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I have been working with Google Tag Manager for over a year now. During that time I have come to greatly appreciate the power behind the product. That being said, Google has been on a real tear with respect to increasing the capabilities of this most awesome tool. In other words, one’s abilities to develop new and creative tags has never been better.

So… tags, tags, and more tags. Hence the title of this blog post and my re-enforcement of the need to manage (and understand) the tags you have in your GTM containers.

At the beginning of my adventures with Google Tag Manager, I was guilty of getting excited about the possibilities and (maybe… ) not placing enough importance in the need for some regimentation in how I determined what tags were needed, and how they were implemented & tested. No harm was done. But I will admit that I did waste some time due to my lack of focus & organization. That can only last for so long as one realizes that they are doing themselves no favours. Those days are over!

Let’s step back a bit with a short primer on how Google Tag Manager works. Why? So you can see how things can go off the rails very quickly.

The Container

This is where everything is housed. Basically your Tags and associated Firing Rules. Simple enough.


This is where you identify what you want to measure. For example, you may want to track a particular Event – such as a form submission. Create a Tag that has a Form Submit Listener.

Firing Rules

The switch that gets flipped. Tags are fired according to predetermined Rules. I love Rules inasmuch as they can be very specific and focussed (they can also drive you crazy)!

So, in short, create a Container that has a bunch of Tags which are controlled by (assorted) Rules. Easy Right? It is after you get lots of practice. Otherwise be careful!

Now we are getting somewhere. And we can also understand the possibility of going down the proverbial rabbit hole.

My newfound focus and organization is simplistic but nevertheless effective:

1) Determine what I want to track (enter it in column A of spreadsheet) IE “Track all Contact us Form Submissions on the XYZ page”.
2) Name it in Column B. And use a name that makes sense.
3) Column C contains the Type of Tag (Click Listener for example).
4) Firing Rules go in Column D (there can be numerous firing Rules for each Tag).
5) Column E contains the last date that the tag was tested and verified as working (No kidding, people add tags all the time and never test them!).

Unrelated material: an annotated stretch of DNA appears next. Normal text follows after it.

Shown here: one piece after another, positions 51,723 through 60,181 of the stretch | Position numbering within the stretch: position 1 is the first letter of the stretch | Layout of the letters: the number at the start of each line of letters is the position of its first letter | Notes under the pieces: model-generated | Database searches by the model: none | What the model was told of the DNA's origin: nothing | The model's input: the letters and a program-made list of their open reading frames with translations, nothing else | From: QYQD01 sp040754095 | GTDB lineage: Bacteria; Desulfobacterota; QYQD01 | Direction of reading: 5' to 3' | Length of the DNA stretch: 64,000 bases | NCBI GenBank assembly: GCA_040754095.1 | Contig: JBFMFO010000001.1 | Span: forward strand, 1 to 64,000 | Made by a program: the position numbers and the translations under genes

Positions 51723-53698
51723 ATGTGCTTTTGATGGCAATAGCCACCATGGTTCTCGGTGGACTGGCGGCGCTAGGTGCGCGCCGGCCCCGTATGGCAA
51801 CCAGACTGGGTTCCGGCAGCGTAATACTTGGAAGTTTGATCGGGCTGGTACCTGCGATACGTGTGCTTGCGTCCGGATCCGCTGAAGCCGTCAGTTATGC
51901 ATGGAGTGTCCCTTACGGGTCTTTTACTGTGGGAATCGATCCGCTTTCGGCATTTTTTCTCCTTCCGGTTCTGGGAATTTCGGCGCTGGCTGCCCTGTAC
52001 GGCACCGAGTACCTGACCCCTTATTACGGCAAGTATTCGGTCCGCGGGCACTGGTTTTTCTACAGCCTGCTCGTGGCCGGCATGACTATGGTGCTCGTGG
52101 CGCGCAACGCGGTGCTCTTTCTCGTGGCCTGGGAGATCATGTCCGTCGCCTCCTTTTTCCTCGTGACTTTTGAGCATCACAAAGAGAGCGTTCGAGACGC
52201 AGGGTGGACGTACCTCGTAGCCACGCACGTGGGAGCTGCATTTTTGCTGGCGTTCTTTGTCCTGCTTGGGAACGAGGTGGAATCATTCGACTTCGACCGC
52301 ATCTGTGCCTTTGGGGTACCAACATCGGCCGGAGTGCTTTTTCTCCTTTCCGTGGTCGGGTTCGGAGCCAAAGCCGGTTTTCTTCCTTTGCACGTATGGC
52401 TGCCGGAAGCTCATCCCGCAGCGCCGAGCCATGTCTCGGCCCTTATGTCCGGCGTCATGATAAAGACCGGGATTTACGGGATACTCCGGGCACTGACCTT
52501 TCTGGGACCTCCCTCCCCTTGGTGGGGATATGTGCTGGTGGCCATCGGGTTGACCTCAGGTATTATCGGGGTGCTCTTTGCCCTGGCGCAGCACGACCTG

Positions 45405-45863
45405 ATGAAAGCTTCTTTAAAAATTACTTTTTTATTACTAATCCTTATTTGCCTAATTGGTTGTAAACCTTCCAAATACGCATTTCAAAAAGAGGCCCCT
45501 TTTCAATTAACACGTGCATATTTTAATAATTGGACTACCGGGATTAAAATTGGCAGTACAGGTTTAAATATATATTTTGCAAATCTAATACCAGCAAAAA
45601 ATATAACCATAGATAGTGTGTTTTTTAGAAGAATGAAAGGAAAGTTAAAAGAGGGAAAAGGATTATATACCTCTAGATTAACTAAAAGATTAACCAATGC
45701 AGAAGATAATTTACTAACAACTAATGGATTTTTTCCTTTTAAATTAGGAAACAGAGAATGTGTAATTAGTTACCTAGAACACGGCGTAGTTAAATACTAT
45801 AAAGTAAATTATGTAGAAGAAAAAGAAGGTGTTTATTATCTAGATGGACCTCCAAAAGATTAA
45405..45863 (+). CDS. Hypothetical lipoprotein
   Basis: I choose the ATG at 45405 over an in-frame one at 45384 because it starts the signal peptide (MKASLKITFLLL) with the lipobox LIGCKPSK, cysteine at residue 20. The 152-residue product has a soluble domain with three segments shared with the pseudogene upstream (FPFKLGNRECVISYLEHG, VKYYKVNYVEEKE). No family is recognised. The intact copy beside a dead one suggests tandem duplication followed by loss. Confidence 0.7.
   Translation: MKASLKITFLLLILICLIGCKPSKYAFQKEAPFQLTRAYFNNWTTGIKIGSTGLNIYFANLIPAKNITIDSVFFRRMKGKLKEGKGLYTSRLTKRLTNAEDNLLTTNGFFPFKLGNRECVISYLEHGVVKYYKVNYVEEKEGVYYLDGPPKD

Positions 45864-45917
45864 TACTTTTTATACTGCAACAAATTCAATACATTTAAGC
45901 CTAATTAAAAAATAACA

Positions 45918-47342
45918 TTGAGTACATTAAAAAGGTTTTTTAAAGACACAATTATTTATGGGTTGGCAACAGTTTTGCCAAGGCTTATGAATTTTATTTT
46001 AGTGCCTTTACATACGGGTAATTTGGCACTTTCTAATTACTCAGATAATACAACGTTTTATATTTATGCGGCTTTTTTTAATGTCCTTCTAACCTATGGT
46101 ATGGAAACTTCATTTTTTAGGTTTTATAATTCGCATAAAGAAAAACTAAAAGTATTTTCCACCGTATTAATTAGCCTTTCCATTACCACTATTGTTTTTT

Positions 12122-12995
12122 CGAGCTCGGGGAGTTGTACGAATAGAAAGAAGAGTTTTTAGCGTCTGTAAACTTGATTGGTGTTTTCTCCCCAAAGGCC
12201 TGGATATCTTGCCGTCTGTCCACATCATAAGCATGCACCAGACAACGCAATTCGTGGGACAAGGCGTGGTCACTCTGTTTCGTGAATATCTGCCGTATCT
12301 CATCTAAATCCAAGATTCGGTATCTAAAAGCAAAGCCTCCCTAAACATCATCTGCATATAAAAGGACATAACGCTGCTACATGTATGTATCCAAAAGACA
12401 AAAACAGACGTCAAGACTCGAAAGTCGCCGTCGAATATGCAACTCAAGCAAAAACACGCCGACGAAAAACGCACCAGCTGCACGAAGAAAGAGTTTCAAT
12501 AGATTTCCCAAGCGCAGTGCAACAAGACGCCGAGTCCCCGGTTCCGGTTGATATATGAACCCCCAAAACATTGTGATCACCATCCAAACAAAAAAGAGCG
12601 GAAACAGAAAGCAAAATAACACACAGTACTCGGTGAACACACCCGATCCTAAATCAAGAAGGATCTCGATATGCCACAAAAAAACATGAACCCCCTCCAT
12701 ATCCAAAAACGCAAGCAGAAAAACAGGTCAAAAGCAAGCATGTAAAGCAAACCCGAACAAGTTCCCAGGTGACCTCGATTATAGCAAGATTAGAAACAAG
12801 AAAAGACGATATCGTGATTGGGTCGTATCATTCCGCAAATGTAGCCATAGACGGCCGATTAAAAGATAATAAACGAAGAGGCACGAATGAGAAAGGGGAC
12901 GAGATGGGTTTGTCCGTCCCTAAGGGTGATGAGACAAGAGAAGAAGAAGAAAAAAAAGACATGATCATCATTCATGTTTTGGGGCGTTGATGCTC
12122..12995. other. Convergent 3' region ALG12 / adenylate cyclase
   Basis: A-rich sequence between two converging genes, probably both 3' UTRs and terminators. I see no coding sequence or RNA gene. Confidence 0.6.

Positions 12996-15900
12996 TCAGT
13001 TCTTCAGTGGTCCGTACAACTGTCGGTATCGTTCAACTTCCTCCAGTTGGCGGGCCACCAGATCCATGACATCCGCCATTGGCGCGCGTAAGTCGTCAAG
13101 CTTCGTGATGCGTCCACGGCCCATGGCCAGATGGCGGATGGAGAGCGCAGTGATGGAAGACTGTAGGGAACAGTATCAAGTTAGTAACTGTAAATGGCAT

This is the bare minimum of information you should capture. I am sure that you get the gist. You should also consider standardizing on the nomenclature associated with your Tags & Firing Rules
I track my tags using Google Docs. But you can use Excel, Numbers or whatever tool you prefer.
The spreadsheet becomes your holy grail in terms of Tag management. Track, document, test, sanitize… and be happy! This is just the tip of the iceberg. There is a whole philosophy behind how to track your Rules – which I really haven’t gone into. I’ll save that for another post.

One more thing… (aka side-note)

Container Access

Something one you should pay attention to. Google Tag Manager allows you to give others access to your containers (at varying levels). This is a double-edged sword inasmuch as by giving others access to your GTM Container(s), you are giving them the keys to the proverbial car. I have seen this with a number of clients. The awkward silence that ensues when I ask a client who [email protected] is… Well, you had to be there. Just make sure that the peeps you have given access to your GTM Containers really need that access. Or if someone insists that they really need to have access, give them “view only” permission.

By the way, you may wonder if there is a way to backup your Containers and associated content (Tags & Rules). There isn’t (Geesh!). I asked the Google Product Manager for GTM if this feature is in the roadmap. Response below.


It’ll come soon enough.

Back to governance…. Perhaps add a section in your tracking sheet that outlines who has access to your GTM Containers along with contact details and the “whys”, etc.

This stuff isn’t all that difficult. A little bit of extra time, and regimentation will help improve your Google Tag Manager governance.

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